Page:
Nearly Half Of All Medicare Hospice Enrollees Received Care From Agencies Owned By Regional Or National Chains
Author: David G. Stevenson, Jesse B. Dalton, David C. Grabowski, Haiden A. Huskamp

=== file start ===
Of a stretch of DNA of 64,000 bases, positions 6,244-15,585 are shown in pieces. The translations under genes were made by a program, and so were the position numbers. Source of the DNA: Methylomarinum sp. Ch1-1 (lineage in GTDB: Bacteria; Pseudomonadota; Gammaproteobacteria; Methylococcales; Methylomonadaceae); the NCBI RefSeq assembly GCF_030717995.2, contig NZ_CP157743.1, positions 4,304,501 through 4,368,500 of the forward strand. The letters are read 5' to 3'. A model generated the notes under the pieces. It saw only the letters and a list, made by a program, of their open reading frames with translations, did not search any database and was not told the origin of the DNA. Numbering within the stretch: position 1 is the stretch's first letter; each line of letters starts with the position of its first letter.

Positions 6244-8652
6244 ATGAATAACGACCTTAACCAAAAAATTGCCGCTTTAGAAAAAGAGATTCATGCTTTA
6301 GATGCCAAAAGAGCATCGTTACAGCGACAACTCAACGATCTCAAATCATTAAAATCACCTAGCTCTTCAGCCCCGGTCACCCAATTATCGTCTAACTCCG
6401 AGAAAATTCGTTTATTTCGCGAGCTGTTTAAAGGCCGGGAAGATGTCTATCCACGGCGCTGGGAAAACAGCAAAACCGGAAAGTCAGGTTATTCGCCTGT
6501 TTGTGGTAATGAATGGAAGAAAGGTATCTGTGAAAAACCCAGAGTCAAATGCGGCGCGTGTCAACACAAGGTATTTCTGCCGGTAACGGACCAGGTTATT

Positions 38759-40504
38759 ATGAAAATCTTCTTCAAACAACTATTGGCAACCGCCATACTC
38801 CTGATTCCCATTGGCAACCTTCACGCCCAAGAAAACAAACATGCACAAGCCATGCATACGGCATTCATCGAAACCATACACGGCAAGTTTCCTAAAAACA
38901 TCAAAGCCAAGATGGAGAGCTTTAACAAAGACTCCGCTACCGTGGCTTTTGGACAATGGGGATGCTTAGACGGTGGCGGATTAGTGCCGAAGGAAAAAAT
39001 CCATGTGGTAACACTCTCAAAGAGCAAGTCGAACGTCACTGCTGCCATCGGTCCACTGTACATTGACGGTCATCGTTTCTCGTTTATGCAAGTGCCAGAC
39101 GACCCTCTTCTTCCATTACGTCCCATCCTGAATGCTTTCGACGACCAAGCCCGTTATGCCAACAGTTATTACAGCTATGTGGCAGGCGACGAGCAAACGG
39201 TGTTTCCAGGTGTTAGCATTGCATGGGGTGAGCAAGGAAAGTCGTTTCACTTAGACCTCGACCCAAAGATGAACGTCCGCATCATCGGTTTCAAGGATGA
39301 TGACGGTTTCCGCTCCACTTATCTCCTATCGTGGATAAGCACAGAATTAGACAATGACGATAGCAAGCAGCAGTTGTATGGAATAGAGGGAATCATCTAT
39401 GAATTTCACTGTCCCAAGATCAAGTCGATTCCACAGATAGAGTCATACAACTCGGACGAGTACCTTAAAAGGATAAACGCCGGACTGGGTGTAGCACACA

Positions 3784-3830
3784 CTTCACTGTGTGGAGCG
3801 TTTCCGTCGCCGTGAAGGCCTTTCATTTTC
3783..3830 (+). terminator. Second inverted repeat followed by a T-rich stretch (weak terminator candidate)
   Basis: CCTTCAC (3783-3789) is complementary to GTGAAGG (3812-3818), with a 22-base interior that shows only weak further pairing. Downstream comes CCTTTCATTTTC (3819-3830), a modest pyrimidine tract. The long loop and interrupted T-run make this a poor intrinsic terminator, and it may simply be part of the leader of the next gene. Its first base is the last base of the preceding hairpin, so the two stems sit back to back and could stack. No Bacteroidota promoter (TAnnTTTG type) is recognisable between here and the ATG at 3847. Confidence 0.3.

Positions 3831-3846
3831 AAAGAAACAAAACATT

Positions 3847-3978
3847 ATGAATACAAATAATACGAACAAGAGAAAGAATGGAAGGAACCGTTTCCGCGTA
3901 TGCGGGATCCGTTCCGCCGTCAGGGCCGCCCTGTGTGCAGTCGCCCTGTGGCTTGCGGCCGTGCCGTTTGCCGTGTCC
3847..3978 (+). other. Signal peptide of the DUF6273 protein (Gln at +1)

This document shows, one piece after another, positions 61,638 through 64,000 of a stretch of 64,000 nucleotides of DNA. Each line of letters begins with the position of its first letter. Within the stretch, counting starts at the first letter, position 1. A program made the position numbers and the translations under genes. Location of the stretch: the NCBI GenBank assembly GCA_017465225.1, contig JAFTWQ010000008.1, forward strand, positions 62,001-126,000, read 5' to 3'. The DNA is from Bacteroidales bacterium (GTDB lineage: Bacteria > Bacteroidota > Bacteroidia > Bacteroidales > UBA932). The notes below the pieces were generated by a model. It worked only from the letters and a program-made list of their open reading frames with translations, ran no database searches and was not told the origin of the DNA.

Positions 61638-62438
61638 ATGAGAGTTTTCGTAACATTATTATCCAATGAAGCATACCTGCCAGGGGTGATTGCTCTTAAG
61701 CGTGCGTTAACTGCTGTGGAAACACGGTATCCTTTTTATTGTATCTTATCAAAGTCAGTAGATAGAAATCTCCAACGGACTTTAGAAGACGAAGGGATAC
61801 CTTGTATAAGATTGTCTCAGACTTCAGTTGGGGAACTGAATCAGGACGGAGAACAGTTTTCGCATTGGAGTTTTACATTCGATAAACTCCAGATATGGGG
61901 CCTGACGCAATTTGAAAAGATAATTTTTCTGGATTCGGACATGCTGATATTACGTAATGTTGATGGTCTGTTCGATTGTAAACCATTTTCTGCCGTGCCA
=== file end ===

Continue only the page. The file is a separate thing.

Analyses of ownership in the US hospice sector have focused on the growth of for-profit hospice care and on aggregate differences in patient populations and service use patterns between for-profit and not-for-profit agencies. Such comparisons, although useful, do not offer insights about the types of organizations within the hospice sector, including the emergence of multiagency chains. Using Medicare cost report data for the period 2000–11, we tracked the evolution of the US hospice industry. We not only describe the market’s composition by profit status but also provide new information about the roles of regional and national chains. Almost half of all Medicare hospice enrollees in 2011 received hospice services from a multiagency chain. A handful of companies play a prominent role, although the presence of smaller for-profit and not-for-profit hospice chains also has grown in recent years. By focusing on the role of the diverse organizations that provide hospice care, our analyses can help inform efforts to monitor and assure quality of care, to assess payment adequacy and options for reform, and to facilitate greater transparency and accountability within the hospice marketplace.